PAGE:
2 - The Michigan Daily - Wednesday, October 29, 2003
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SAN DIEGO (AP) - Tens of thou-
sands of people fled the San Bernadi-
no mountains yesterday to escape
raging wildfires, causing a traffic jam
on a narrow mountain highway, and
frustrated firefighters said there was
little they could do to stop the flames.
About 80,000 full-time residents
have been evacuated from the moun-
tains since Saturday, and the situation
got worse yesterday.
"Just about everything is burning,"
said William Bagnell, fire chief of the
Crest Forest Fire
announced two '
more deaths in San
bringing the death
toll to 17 in Cali-
wildfires in more
than a decade. TenD
thousand firefight- Davis
ers were on the front lines throughout
the state, and Gov. Gray Davis esti-
mated the cost at nearly $2 billion.
"This is a total disaster," Davis said.
"It reminds me of when I was in Viet-
nam, communities were burned out."
Since Oct. 21, at least 10 wind-
driven wildfires - many of them
arson-caused - have rampaged
through Southern California, demol-
ishing neighborhoods, gutting busi-
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nesses and blackening more than half
a million acres of land from the Mexi-
can border to the Ventura-Los Angeles
Nearly 1,600 homes have been
destroyed. Two burn victims were in
critical condition in San Diego.
In San Diego County, exhausted
crews were pulled back even though
two devastating blazes began merg-
ing. A blaze of more than 200,000
acres formed a 45-mile front stretch-
ing into Scripps Ranch and Julian.
The fire was just miles from joining
with a 37,000-acre fire near Escondi-
The two fires have destroyed more
than 900 homes. If they join up, the
flames would cut off escape routes
and whip up the wind.
Reinforcements were sent out, but
Rich Hawkins, a U.S. Forest Service
fire chief, said he needed twice as
"They're so fatigued that despite the
fact the fire perimeter might become
much larger, we're not willing to let the
firefighters continue any further," he
said. "They are too fatigued from three
days of battle."
Authorities believe the largest,
nicknamed the Cedar Fire, was set
by a lost hunter trying to signal res-
cuers. The state forestry department
issued Sergio Martinez, 33, a misde-
meanor citation for setting an unau-
Continued from Page 2
the first time something like this
has happened," Ricci said. The
Media Union, which is usually open
24 hours, shut down at 9 p.m. last
night. Pierpont Commons and sev-
eral other buildings, including the
Arts and Architecture, Electrical
Engineering and Computer Science
and G.G. Dow buildings were also
Engineering senior Brent Fiedler
said he is more upset about other
inconveniences relating to the water
"I was really pissed - there hasn't
been coffee down in Pierpont Com-
mons. It's not making me happy. In the
Media Union all the restrooms are shut
down except for the one on the bottom
floors," Fielder added.
Continued from Page 1
book companies charge more
domestically, they should drop those
prices and "give up their extensive
profit margins, especially on course
packs," he said.
"The University should set up
bookstores so that products are sold
at cost. Cheaper textbooks will help
students financially and thus reduce
the amount of aid the University has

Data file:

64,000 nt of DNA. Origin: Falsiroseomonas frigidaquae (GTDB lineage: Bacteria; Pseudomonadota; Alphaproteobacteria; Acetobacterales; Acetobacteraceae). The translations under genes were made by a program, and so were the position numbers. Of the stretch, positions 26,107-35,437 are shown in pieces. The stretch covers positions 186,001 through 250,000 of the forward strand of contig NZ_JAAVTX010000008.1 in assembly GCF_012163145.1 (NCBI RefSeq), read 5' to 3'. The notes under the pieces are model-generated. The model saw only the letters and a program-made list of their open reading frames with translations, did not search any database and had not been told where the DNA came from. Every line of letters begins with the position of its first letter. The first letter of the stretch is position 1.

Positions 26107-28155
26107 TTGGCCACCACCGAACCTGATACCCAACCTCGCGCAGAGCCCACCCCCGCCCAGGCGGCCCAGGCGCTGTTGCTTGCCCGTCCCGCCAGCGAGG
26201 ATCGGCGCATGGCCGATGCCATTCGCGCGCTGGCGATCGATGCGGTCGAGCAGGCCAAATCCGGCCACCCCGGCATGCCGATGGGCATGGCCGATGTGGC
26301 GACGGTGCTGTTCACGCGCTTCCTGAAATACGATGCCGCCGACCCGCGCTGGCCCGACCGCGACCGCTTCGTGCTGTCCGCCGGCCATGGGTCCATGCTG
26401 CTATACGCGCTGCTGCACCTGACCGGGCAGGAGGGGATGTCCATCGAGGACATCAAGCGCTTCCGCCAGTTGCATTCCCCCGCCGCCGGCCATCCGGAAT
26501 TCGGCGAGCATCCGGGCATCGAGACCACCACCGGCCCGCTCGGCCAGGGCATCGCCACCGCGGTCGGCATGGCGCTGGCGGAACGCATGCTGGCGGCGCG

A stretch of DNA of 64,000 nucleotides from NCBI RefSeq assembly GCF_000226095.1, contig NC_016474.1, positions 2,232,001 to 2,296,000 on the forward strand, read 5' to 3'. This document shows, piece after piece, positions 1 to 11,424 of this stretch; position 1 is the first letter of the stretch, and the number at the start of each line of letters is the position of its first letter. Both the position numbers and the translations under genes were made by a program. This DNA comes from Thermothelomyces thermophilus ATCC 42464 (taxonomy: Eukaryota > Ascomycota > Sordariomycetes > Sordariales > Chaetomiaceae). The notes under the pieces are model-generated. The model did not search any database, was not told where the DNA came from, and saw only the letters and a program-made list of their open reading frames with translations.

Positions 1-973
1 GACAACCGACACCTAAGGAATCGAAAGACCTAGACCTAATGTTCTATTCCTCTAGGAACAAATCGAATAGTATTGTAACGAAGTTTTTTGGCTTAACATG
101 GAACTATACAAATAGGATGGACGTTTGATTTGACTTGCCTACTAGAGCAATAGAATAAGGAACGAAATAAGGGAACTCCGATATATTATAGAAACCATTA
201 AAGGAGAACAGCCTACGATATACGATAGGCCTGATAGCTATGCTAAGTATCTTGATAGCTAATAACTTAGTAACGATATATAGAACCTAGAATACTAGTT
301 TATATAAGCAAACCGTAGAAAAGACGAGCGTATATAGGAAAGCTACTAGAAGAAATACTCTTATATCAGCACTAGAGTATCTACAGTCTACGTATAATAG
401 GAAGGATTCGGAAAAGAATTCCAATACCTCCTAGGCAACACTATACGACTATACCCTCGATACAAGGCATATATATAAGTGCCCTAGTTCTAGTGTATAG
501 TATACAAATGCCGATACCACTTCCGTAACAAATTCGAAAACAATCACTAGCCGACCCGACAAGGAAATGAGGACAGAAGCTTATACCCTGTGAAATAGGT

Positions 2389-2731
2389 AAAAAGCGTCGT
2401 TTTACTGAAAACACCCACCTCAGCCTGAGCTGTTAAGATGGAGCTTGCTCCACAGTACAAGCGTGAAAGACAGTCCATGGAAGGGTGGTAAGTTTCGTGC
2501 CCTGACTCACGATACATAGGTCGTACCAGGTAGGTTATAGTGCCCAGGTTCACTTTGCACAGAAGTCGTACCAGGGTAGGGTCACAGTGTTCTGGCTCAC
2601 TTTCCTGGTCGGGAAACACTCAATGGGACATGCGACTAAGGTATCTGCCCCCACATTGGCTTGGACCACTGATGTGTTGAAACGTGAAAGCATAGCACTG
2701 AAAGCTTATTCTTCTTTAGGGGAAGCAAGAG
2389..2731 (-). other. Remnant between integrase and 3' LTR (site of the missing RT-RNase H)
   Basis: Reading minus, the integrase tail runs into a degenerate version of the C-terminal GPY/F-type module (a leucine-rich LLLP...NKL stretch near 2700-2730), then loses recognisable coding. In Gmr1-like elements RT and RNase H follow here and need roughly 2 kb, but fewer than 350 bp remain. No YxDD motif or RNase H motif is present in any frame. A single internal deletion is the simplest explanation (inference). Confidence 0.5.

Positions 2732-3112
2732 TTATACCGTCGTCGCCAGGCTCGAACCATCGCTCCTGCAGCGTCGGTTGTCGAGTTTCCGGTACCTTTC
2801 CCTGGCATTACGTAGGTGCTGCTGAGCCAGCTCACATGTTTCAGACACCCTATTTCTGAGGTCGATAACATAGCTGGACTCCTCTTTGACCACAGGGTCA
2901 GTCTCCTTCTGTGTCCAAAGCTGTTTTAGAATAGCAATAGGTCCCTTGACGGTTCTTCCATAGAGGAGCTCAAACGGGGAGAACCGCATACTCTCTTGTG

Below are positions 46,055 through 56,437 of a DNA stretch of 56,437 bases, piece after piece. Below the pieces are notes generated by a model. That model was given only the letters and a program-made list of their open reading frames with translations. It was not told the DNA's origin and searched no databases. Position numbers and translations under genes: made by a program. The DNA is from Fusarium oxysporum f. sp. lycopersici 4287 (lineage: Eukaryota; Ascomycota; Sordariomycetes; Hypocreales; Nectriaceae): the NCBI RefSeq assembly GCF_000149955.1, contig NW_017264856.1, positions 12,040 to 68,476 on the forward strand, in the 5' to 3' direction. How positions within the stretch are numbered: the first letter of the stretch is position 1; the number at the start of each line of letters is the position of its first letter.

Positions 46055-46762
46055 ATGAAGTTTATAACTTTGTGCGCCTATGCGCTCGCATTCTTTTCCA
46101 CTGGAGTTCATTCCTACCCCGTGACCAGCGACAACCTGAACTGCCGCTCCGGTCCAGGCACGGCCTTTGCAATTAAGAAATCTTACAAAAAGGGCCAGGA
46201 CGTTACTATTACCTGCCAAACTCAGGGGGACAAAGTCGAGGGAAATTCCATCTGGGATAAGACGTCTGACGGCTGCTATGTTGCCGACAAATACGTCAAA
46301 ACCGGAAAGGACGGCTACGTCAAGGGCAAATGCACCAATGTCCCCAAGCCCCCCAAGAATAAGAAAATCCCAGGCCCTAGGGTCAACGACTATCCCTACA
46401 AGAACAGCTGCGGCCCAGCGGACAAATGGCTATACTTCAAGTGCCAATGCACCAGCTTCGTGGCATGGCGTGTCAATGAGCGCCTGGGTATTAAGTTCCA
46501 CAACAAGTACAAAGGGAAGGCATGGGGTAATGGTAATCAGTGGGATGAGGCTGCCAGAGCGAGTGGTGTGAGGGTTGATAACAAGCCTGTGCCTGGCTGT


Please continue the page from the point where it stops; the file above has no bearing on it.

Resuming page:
to provide for students," Jain said.
But LSA freshman Megan Smith
said students should not buy abroad.
"Supporting the textbook company
is in good spirits of corporate Amer-
ica, and it's worth paying the extra
$10 for textbooks."
Managers at campus bookstores
did not see overseas sales as impact-
ing their business greatly.
Steven Smith, textbook purchas-
ing manager at Shaman Drum
Bookshop, said he was "alarmed
and fascinated at the differences in
He said publishers dictate prices
and the bookstores themselves are
not responsible for keeping prices
Brown also said textbook compa-
nies dictate the prices, and added
that profit margins are very low on
He added that sometimes the
books sold abroad sport a plain
cover instead of a colorful one and
contains pages printed in black and
white instead of in color.
Textbook costs here are also
higher because the faculty often
recommends that students use
newer, more expensive editions
instead of reusing old versions,
Brown said. He blamed the text-
book companies for having a dou-
Since many of them are based in
other cities with Big Ten universi-
ties, he thought of the pricing as "a
conspiracy by other schools to bring
More recently, rising costs of col-
lege tuition and textbooks have
been a huge concern for many
politicians. Recent statistics show
that one in five students cannot
afford to buy required college text-
Dems back down,
approve EPA chief
Utah Gov. Mike Leavitt won Senate
confirmation yesterday to become head
of the Environmental Protection
Agency after Senate Democrats sharply
critical of the Bush administration
backed down in the face of an over-
whelming Republican show of force.
The lopsided 88-8 vote did not
reflect the intense efforts by some
Democrats to hold up the nomination as
they attacked the Bush administration's
President Bush's nomination of
Leavitt to head the 18,000-employee
agency was helped by the Utah Repub-
lican's three terms as governor, during
which he forged personal relationships
with many Senate Democrats, some of
them former governors.
"He's very good at bringing people
together," Sen. Tom Carper (D-Del.) said
moments before the vote in explaining
why he was supporting Leavitt.
Fed leaves interest
rate at record low
The Federal Reserve left a key inter-
est rate at a 45-year low yesterday and
repeated its pledge to keep rates low for
some time to come.
Many economists predicted the cen-
tral bank will wait until late 2004
A car bomb exploded yesterday west of Baghdad, killing at least four people
a day after three dozen people died in a wave of suicide bombings in the Iraqi
capital. U.S. officials said one of Baghdad's three deputy mayors was killed in a
The latest attacks, including the killing Sunday of Deputy Mayor Faris Abdul
Razzaq al-Assam, raised fears that a strengthened insurgency is increasingly tar-